More Imperfect Solutions
The following are oft proposed as salves to inheritance problems in blended families. They are so far from perfect that they confer false confidence on those who’ve put such measures in place. They could believe they’ve shunted the problems to the sidings. Unfortunately they are inadequate, so merit scant attention.
Contrast tenants in common with the other form of property ownership, joint tenants. Patricia and her brother own a flat as joint tenants. Irrespective of what they write in their wills, on Patricia’s death, her share of the flat would pass to her brother, and on his death, his share of the property would pass to her. This is also known as the principle of survivorship.
The mirror will is an administrative convenience that often sacrifices thoroughness on the one hand and fitness for purpose on the other, at the altar of convenience. Mirror wills are often the foundation of the problem of sideways disinheritance discussed above.
So-called mirror wills, and its two variants sketched below are facilitators of the leave everything to the surviving spouse school of inheritance planning. Leaving everything to the surviving spouse is the greatest single source of inheritance problems in blended families.
When two people write mutual wills, they produce two documents with an agreement that either party may not change their will without the other’s consent.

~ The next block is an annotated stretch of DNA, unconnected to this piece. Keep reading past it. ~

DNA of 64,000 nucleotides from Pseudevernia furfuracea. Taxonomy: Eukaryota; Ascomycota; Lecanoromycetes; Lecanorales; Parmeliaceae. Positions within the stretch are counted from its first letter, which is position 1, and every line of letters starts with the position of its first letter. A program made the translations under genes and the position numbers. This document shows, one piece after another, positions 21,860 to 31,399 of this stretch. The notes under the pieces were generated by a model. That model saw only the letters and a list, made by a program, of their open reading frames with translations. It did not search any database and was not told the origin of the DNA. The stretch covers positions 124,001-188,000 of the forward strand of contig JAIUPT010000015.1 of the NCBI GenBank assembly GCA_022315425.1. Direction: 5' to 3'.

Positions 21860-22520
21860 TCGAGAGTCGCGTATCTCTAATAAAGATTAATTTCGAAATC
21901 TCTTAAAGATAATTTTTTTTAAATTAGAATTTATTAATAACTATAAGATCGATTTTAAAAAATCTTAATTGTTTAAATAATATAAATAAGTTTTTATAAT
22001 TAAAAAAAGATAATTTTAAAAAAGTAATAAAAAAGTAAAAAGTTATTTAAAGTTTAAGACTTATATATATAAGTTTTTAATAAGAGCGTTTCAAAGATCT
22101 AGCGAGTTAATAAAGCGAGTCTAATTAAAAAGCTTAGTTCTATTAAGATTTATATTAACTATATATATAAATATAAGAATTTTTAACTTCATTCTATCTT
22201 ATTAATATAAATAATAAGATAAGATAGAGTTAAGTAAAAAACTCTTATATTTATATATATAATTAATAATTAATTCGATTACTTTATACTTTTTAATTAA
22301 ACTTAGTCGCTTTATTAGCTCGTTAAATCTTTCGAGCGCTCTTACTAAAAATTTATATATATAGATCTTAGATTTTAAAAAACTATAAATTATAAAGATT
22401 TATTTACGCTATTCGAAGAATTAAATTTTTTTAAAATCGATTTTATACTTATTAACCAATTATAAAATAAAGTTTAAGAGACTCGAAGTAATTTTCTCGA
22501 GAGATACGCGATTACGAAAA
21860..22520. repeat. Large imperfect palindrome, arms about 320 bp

David and Elaine Frederick did the grown-up thing and created wills. Their wills had a clause stating that the will could not be changed without the agreement of both parties. Their marriage vows, like those of millions up and down the land, were, till death do us part. Elaine was widowed at 39, while pregnant with their third child. You see the flaw in the Frederick’s wills, don’t you?
Bill and Ben saw mutual wills [by which they left everything to each other] as a solution to the inheritance problems in blended families. Bill died. Ben executed Bill’s will. Ben subsequently gave all the assets of the estate to her children, leaving Bill’s children whistling.
Joint wills are similar to mutual wills described above. The difference is that both parties to the arrangement produce only one document.
Writing your will yourself. The homemade will. Where does one start?
The simplest, easiest, and most cost-effective step to preventing inheritance disputes in blended families is something all families are advised to do.
The two principals in the union, should be clear about the distribution of their assets. They should be clear who gets what on the first death, They should be clear who gets what on the death of the second of them.
They should discuss their decisions with their children.
By my count 98% of inheritance disputes could be avoided if the testators had informed the beneficiaries of their intentions. In inheritance disputes, the claimant often implies: ‘I had no idea this was what was in the will, this document couldn’t possibly reflect our parents’ wishes’.
On communicating their wishes to their families, they’ll be in the driving seat of who enjoys what assets of the family and under what conditions.
An estate planner would advise on arrangement of such assets. They would consider such factors: